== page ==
Vietnam travel facts

Spoken language: Vietnamese (majority of population).

Official unit of currency: dong (VND ₫).

Population: 95 million. Around two-thirds live in the countryside (one of the highest rural population densities in Southeast Asia), yet the country has a literacy rate of around 95 percent.

Tourist numbers: two million in 2000; fifteen million in 2018.

Politics: The Socialist Republic of Vietnam (capital Hanoi), is one of the world’s last surviving one-party Communist states. It shares land borders with China, Laos and Cambodia and comprises over 330,000 square kilometres, with more than 3400km of coastline.

Vietnam Currency & Exchange Rate

The official currency in Vietnam is the Vietnamese “Dong” or in the shorter way, Dong. At this stage, there are two versions of Vietnam currency are in use: the Polymer note (500,000 VND, 200,000 VND, 100,000 VND, 50,000 VND, 20,000 VND, and 10,000 VND) and Cotton note (5,000 VND, 2,000 VND, 1,000 VND, 500 VND, and 200 VND). However, the last two cotton notes are rarely used since the value is too small.

Where to Exchange Vietnam Currency

Foreign currencies are often exchanged into Vietnamese dong at almost banks, currency exchange establishments, jewelry stores and ATMs in Vietnam, especially in big cities. Although it takes you a great deal of time to show your passport for identification and fill in the form, exchanging for VND at banks or currency exchange establishments will give you a slightly better rate of return. Alternatively, you can exchange instantaneously at currency exchange booths when you are in a hurry. However, it is not highly recommended because currency exchange establishments around tourist destinations may charge a higher fee.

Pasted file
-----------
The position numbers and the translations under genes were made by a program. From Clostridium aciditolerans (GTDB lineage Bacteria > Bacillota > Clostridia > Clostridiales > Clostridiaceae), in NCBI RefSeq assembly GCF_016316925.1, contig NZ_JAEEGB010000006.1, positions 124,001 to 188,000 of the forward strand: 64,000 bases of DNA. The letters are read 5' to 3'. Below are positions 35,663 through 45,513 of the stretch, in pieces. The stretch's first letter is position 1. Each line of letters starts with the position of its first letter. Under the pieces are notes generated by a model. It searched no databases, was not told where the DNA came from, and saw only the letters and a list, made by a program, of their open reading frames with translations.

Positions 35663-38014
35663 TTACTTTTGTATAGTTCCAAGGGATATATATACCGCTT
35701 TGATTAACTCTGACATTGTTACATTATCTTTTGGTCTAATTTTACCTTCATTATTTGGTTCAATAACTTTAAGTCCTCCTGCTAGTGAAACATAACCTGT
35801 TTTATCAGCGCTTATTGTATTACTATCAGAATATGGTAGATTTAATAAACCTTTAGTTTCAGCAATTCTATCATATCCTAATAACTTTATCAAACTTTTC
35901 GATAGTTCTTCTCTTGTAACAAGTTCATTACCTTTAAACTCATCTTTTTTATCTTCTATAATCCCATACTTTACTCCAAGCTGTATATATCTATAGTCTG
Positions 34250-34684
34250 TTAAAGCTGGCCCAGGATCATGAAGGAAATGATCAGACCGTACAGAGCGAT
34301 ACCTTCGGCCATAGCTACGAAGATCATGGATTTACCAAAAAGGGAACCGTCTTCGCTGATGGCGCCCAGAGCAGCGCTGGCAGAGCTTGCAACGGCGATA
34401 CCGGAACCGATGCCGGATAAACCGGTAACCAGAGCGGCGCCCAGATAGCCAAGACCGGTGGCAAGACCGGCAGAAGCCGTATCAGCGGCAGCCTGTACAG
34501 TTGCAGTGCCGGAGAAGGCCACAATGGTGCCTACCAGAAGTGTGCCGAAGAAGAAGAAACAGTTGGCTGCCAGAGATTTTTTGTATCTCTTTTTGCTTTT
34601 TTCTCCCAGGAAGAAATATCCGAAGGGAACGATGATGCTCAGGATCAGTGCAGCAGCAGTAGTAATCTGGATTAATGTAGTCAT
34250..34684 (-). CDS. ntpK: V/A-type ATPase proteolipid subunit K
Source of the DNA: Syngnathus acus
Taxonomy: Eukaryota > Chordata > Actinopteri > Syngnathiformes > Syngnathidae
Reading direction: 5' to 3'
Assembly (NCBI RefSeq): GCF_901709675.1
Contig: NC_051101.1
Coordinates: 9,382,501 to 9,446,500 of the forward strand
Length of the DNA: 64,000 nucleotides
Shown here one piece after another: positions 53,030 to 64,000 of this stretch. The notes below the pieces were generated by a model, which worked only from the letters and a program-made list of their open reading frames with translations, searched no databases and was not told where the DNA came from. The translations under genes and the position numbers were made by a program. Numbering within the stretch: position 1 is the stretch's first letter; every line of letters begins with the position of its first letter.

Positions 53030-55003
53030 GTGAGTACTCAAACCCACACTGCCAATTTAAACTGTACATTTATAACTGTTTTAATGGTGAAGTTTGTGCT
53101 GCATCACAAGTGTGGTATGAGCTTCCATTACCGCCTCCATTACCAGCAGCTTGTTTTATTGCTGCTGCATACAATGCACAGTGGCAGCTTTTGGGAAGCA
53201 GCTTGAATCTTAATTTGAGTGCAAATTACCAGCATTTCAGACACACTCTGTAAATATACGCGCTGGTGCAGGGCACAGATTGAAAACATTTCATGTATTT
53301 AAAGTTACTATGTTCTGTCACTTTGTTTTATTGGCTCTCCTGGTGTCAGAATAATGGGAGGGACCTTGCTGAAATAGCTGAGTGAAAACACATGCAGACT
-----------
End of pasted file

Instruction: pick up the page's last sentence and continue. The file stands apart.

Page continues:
Use Credit Cards in Vietnam

Credit cards are widely accepted in tourist sites and places like hotels, pricier restaurants, and shops (expect a 3–4% surcharge). You can also now pay by credit card for the larger taxi companies. Everywhere else, cash is still king. Therefore, ensure you carry some cash all the time.

Visa, Master Card, JBC and American Express are the most common credit cards honored in Vietnam and widely accepted across the country, especially in typically touristy or expat areas. For a cash advance using one of the above cards, you can visit most major branches of foreign banks in Hanoi, Ho Chi Minh City and other big cities.

Use ATMs in Vietnam

You can exchange money at the airports but ATM appears to be a proper choice when traveling abroad. Currently, ATMs are located everywhere in big cities like Saigon, Ha Noi, and Da Nang, especially around the tourist areas. ATMs in Vietnam operate 24/7 so you can go to one anytime you need more cash. Use Google Maps to locate the nearest ATM to you.

Vietcombank has the best ATM network in the country with hundreds of locations, Agribank, Vietin Bank and Sacombank are also well linked across Vietnam. The amount of money you want to withdraw will be automatically changed from your home currency to VND based on the bank quoted rate at that time. For the ATM associated fees, the withdrawal fee is usually around 20,000VND (about $1).

Best Time to Visit Vietnam – Good Seasons to Travel

The best time to visit Vietnam is the beginning of summer (April and May) because they are the only two months which not to be rainy and too hot across the country. However, the climate changes according to the landscapes. You can rely on other aspects to choose the best time to organize your Vietnam vacation, such as the time of Vietnamese traditional festivals or place you visit.

Best Time to Visit Northern Vietnam

The best months to visit northern Vietnam are October and November because the temperatures are pleasant and it is also the harvest period. The period between March and June is also a good time to visit.

January – February

In the plain of the Red River Delta, it is cool for this latitude (average 5°C on Hanoi) and there are some small rains for sometimes of the day. Therefore, there is very little sunshine, but it’s a good time for travelers who do not like the heat and the sun. In the mountains, it can be cold, about 8°C in 1500m above sea level and snow is appearing on the highest peaks.